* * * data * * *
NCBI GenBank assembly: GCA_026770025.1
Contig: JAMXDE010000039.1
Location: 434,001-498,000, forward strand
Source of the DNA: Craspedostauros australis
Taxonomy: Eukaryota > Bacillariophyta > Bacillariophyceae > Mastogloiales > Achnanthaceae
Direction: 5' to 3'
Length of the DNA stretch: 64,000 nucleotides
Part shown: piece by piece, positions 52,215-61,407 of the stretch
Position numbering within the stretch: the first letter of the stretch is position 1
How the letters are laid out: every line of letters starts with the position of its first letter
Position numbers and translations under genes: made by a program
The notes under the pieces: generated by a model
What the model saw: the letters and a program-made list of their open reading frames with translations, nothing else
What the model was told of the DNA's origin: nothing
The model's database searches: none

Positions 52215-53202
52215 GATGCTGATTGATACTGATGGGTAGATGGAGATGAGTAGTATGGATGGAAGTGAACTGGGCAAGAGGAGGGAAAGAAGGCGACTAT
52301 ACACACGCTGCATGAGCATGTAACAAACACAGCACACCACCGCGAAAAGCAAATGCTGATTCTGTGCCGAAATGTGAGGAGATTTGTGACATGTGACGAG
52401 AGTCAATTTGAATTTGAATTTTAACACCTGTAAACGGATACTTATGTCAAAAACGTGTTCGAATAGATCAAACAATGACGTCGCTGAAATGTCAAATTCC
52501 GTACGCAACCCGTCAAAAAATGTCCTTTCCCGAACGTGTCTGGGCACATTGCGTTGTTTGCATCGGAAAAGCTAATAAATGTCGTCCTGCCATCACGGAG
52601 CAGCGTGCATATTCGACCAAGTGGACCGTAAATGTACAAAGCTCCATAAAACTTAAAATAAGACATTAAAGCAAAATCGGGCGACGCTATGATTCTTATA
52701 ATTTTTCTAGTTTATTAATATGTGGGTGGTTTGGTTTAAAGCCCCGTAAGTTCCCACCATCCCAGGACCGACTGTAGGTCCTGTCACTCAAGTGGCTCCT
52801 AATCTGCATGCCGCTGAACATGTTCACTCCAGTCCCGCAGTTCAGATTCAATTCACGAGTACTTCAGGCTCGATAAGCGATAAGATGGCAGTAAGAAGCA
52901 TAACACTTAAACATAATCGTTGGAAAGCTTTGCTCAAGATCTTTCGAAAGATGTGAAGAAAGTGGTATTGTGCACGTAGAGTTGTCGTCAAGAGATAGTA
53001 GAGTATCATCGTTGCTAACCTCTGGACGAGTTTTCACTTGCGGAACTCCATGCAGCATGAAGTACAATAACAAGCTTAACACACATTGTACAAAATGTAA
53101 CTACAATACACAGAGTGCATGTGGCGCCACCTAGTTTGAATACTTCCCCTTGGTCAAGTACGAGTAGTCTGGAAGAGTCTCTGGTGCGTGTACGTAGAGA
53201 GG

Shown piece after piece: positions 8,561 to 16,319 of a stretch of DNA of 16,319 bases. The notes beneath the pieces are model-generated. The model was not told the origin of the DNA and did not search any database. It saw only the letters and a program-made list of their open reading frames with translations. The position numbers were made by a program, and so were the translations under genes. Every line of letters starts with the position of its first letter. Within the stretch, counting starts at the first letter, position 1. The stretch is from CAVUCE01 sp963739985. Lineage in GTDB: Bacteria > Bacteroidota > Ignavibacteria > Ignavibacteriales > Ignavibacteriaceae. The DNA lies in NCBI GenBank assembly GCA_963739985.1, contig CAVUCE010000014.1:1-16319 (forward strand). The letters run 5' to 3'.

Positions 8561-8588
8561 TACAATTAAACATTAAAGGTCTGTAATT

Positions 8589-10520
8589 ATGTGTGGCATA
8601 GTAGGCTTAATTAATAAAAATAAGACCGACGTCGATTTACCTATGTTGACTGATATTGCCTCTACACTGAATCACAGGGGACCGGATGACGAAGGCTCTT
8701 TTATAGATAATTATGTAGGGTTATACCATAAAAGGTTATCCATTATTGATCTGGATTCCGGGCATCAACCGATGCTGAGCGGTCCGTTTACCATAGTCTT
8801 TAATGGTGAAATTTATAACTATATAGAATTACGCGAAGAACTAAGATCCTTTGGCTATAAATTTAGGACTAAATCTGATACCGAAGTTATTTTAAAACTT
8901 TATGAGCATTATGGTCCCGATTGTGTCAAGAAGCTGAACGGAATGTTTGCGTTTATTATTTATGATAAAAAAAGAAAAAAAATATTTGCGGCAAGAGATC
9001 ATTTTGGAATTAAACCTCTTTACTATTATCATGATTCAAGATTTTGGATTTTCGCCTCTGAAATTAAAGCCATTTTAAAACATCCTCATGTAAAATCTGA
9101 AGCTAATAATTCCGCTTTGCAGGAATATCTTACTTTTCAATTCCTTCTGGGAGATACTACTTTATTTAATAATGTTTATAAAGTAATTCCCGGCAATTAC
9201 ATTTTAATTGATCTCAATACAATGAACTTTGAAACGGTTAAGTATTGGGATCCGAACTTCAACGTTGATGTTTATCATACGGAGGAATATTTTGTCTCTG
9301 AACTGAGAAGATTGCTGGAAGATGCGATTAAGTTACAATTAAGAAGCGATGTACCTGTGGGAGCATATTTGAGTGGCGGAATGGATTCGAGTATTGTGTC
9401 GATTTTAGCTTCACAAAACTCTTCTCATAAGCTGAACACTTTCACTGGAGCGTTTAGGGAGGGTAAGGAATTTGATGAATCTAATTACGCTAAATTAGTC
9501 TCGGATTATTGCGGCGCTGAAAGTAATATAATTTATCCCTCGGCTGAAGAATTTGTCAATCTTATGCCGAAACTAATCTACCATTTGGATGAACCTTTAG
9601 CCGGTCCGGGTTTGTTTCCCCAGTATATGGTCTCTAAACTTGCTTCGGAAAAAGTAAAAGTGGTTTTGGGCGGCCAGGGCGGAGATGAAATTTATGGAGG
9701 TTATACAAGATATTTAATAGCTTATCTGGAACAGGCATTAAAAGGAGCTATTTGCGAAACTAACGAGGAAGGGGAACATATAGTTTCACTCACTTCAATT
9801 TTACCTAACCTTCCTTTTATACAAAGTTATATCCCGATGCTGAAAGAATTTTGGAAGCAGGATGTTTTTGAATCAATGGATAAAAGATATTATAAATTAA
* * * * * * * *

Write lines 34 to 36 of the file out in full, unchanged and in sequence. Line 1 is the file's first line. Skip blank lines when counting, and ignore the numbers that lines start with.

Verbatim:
8701 TTATAGATAATTATGTAGGGTTATACCATAAAAGGTTATCCATTATTGATCTGGATTCCGGGCATCAACCGATGCTGAGCGGTCCGTTTACCATAGTCTT
8801 TAATGGTGAAATTTATAACTATATAGAATTACGCGAAGAACTAAGATCCTTTGGCTATAAATTTAGGACTAAATCTGATACCGAAGTTATTTTAAAACTT
8901 TATGAGCATTATGGTCCCGATTGTGTCAAGAAGCTGAACGGAATGTTTGCGTTTATTATTTATGATAAAAAAAGAAAAAAAATATTTGCGGCAAGAGATC